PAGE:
Administrative practice and procedure, Aliens, Employment, 
Reporting and recordkeeping requirements.

8 CFR Part 245

    Administrative practice and procedure, Aliens, Immigration, 
Reporting and recordkeeping requirements.

8 CFR Part 245a

    Aliens, Immigration, Reporting and recordkeeping requirements.

    Accordingly, chapter I of title 8 of the Code of Federal 
Regulations is proposed to be amended as follows:

PART 103--POWERS AND DUTIES; AVAILABILITY OF RECORDS

    1. The authority citation for part 103 continues to read as 
follows:

    Authority: 5 U.S.C. 301, 552, 552a; 8 U.S.C. 1101, 1103, 1304, 
1356; 31 U.S.C. 9701; Public Law 107-296, 116 Stat. 2135 (6 U.S.C. 1 
et seq.); E.O. 12356, 47 FR 14874, 15557, 3 CFR, 1982 Comp., p. 166; 
8 CFR part 2.

    2. Section 103.2 is amended by:
    a. Revising the term ``INS office or Service Center'' to read 
``USCIS office'' in paragraph (a)(6);
    b. Revising the term ``Service Center'' to read ``service center'' 
wherever that term appears in the last sentence of paragraph (a)(7)(i);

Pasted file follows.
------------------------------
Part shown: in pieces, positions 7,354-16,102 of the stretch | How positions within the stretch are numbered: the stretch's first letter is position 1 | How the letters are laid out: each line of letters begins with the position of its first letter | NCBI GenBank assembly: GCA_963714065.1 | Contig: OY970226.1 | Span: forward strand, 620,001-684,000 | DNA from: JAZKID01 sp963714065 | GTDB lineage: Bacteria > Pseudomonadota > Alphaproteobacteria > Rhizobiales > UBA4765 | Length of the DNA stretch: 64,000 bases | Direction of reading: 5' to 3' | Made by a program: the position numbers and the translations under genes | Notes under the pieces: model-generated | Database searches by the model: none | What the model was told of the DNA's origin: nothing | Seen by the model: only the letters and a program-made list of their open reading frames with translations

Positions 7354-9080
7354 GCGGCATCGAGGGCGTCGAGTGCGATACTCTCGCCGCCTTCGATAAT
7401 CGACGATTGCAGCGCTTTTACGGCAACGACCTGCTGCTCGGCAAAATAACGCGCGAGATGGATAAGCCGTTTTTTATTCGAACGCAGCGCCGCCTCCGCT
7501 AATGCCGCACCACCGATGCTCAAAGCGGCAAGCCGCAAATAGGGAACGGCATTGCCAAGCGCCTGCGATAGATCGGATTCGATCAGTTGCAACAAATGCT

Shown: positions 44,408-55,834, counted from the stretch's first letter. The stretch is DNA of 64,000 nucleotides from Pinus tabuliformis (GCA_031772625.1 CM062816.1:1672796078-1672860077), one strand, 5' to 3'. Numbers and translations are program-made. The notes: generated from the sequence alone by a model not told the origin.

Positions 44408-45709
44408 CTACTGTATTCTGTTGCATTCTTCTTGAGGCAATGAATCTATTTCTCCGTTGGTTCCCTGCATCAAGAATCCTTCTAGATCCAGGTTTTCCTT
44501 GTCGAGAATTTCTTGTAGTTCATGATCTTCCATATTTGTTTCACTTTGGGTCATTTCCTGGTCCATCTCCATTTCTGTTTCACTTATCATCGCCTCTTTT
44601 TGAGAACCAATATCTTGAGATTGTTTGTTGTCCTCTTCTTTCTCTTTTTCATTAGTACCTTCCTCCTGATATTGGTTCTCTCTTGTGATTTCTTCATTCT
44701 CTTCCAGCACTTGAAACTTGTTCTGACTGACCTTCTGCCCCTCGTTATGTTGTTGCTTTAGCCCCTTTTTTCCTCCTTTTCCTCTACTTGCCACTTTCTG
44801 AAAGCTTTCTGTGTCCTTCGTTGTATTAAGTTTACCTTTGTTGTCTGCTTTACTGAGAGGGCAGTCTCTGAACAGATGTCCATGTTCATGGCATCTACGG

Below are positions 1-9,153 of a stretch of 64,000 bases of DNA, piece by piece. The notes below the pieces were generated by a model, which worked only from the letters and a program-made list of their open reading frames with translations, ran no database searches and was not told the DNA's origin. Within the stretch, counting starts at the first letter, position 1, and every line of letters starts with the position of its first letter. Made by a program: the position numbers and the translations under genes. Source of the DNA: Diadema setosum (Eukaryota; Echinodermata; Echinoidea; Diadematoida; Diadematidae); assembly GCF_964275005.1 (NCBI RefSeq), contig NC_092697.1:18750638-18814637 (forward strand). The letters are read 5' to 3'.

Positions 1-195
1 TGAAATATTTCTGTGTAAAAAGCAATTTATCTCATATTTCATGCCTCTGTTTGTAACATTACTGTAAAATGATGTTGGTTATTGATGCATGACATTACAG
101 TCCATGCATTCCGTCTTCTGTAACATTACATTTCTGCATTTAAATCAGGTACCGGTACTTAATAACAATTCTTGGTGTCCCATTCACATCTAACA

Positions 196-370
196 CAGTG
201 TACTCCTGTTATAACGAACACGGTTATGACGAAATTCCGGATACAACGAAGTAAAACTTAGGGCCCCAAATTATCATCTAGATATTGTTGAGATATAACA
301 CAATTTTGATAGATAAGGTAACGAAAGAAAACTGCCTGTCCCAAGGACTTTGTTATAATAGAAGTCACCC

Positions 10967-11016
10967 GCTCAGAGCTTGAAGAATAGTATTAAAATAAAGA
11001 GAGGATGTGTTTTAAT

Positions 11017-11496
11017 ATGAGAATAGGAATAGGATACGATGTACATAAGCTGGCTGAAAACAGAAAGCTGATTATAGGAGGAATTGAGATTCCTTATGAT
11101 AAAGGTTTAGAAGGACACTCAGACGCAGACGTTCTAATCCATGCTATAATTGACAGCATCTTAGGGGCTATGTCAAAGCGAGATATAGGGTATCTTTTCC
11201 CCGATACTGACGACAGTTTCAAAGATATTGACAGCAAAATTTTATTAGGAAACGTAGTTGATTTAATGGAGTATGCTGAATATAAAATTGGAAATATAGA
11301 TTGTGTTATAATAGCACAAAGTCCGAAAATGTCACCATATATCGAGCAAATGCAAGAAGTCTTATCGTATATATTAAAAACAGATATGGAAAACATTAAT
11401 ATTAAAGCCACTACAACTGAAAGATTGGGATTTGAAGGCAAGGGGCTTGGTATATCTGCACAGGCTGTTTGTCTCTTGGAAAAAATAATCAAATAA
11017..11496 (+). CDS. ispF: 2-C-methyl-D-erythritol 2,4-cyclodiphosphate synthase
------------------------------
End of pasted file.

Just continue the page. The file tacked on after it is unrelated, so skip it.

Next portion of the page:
c. Revising paragraph (b)(1);
    d. Revising paragraph (b)(4);
    e. Revising paragraph (b)(5);
    f. Revising paragraph (b)(8);
    g. Revising paragraph (b)(11);
    h. Removing the term ``initial'' in paragraph (b)(12), first 
sentence of text;
    i. Revising paragraph (b)(13);
    j. Revising term ``regional commissioner'' to read ``USCIS Director 
or his or her designee'' in paragraph (b)(16)(iii);
    k. Revising the term ``regional commissioner'' to read ``USCIS 
Director or his or her designee'' in the second sentence, and the term 
``regional commissioner's'' to read ``USCIS Director's or his or her 
designee's'' in the third sentence in paragraph (b)(16)(iv);
    l. Revising paragraph (b)(17); and by
    m. Removing and reserving paragraphs (c) and (d); The revisions 
read as follows:


Sec.  103.2  Applications, petitions, and other documents.

* * * * *
    (b) * * * (1) Demonstrating eligibility at time of filing. An 
applicant or petitioner must establish that he or she is eligible for 
the requested benefit at the time of filing the application or 
petition. All required application or petition forms must be properly 
completed and filed with any initial evidence required by applicable 
regulations and/or the form's instructions. Failure to submit with the